With that assurance, it will be easier for your partner to share his past more comfortably and honestly. Basically, you both want to focus on sharing information that would benefit your present relationship, not hurt it. To rehash about an old girlfriend who he took to the same restaurant as you is ridiculous, damaging, childish and not going to get you the healthy relationship you are hoping for.
You both need to honor each other’s past and let it go so you can focus on building a new and vibrant present relationship.
Keep your sense of humor through it all and realize that the more you live in the past, the more it becomes your present reality.
Amy Sherman, M.A., LMHC – www.yourbabyboomersnetwork.com
I think eventually we all share our pasts.
Our pasts are such a big part of how we define ourselves it’s hard to imagine feeling really intimate with someone for whom our past is an unknown.
When people are wondering about what to share, they are usually thinking about past relationships and/or past sexual histories.
It’s a difficult decision. I think you are obligated to share information that will affect your partner. STDs come to mind; also sexual orientation.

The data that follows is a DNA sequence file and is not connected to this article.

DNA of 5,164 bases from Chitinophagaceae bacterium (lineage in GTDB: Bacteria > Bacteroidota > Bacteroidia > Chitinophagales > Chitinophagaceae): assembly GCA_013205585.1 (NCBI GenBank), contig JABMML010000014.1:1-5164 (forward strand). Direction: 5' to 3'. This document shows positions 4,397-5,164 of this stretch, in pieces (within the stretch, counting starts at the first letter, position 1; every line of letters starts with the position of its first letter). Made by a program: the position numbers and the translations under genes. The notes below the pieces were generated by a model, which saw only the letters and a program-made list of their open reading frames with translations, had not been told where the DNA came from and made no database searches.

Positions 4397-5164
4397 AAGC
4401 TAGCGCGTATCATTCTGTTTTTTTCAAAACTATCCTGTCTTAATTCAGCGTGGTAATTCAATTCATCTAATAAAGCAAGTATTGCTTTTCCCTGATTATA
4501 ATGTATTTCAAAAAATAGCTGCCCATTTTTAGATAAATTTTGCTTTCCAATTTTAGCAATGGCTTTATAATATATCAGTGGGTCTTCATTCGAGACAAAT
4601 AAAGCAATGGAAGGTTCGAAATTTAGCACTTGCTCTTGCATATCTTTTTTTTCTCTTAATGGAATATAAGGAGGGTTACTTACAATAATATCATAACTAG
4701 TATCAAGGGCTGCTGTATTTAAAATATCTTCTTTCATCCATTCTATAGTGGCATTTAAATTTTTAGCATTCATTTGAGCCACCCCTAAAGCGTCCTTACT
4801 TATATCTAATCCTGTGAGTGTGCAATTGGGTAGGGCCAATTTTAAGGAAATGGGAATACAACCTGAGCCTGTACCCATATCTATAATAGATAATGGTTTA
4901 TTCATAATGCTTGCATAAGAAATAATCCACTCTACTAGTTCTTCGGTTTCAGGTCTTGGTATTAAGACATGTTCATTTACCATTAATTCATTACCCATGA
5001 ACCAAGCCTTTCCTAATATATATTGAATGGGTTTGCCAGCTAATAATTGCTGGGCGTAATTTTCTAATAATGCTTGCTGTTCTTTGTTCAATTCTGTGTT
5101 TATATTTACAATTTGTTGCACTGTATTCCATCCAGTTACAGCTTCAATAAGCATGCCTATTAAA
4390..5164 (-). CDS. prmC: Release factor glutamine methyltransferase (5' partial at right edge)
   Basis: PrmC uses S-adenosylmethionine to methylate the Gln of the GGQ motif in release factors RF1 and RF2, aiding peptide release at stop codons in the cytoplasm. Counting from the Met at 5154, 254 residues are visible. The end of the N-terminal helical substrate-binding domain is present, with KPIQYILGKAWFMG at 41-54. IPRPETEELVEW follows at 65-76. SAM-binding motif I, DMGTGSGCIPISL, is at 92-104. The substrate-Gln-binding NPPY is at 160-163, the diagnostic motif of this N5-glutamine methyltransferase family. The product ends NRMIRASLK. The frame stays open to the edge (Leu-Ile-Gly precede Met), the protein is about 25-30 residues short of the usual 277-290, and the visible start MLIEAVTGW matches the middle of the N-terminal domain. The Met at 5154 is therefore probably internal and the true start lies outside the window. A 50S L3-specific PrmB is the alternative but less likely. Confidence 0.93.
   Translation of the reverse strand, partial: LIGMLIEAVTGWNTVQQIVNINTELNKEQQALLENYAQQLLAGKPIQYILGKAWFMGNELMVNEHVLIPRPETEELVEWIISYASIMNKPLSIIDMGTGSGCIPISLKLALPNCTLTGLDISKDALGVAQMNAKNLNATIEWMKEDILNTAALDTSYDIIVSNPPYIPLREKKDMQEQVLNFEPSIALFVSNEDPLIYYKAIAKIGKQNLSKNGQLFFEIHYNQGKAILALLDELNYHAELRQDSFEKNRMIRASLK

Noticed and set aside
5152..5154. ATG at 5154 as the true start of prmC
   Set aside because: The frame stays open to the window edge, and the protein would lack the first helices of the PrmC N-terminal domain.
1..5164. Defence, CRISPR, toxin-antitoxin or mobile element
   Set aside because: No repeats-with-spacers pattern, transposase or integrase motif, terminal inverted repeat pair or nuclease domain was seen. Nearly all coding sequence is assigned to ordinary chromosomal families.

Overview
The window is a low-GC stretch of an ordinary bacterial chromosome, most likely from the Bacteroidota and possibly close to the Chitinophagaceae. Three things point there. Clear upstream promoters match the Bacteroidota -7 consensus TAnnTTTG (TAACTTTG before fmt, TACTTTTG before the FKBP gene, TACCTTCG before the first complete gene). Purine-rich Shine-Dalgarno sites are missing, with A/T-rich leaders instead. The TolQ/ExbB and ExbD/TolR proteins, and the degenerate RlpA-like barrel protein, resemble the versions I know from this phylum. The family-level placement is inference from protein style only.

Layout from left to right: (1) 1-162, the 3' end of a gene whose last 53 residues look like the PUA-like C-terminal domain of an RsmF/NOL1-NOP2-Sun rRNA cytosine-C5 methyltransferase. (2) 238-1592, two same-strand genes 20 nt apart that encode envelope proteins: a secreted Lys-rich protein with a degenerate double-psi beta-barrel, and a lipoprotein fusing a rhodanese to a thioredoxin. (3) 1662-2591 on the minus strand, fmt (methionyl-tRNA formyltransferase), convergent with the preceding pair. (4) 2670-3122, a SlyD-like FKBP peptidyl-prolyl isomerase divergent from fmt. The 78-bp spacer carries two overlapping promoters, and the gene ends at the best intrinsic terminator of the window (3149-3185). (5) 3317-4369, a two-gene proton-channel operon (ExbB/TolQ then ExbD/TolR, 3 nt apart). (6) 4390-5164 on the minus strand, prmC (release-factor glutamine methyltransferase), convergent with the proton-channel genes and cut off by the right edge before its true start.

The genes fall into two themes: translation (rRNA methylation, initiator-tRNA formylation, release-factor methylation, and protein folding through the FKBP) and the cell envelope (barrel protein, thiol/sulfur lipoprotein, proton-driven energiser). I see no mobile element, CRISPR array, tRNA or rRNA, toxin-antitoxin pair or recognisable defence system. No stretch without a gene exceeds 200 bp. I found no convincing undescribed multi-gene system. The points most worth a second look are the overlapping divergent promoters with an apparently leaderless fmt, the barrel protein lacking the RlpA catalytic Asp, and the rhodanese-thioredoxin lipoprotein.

- Are you obligated to share the extent of your sexual history if it doesn’t present a physical danger to your partner?
- What about family of origin information?
- If alcoholism runs in the family, does your partner have the right to know?
- What about domestic violence, or physical abuse?
- Should you have to tell your partner about past drug use?
When I read through these questions, I realize that our histories probably exist on a continuum from need to know to none of your business.
It seems to me that timing plays an important role in what we share. In the beginning we are usually looking at issues of attraction and shared interests. Until you’re pretty certain that the relationship could be going somewhere, it’s probably premature to share a lot of personal information.
If the relationship is getting sexual, which could be as early as the first date, health information does need to get addressed right away.
As a therapist I’ve learned how large a part our families of origin play in how we construct and function in current relationships. We adopt norms and learn interactive styles as we’re growing up. We adopt relationship patterns.
Our families influence how comfortable we are with intimacy.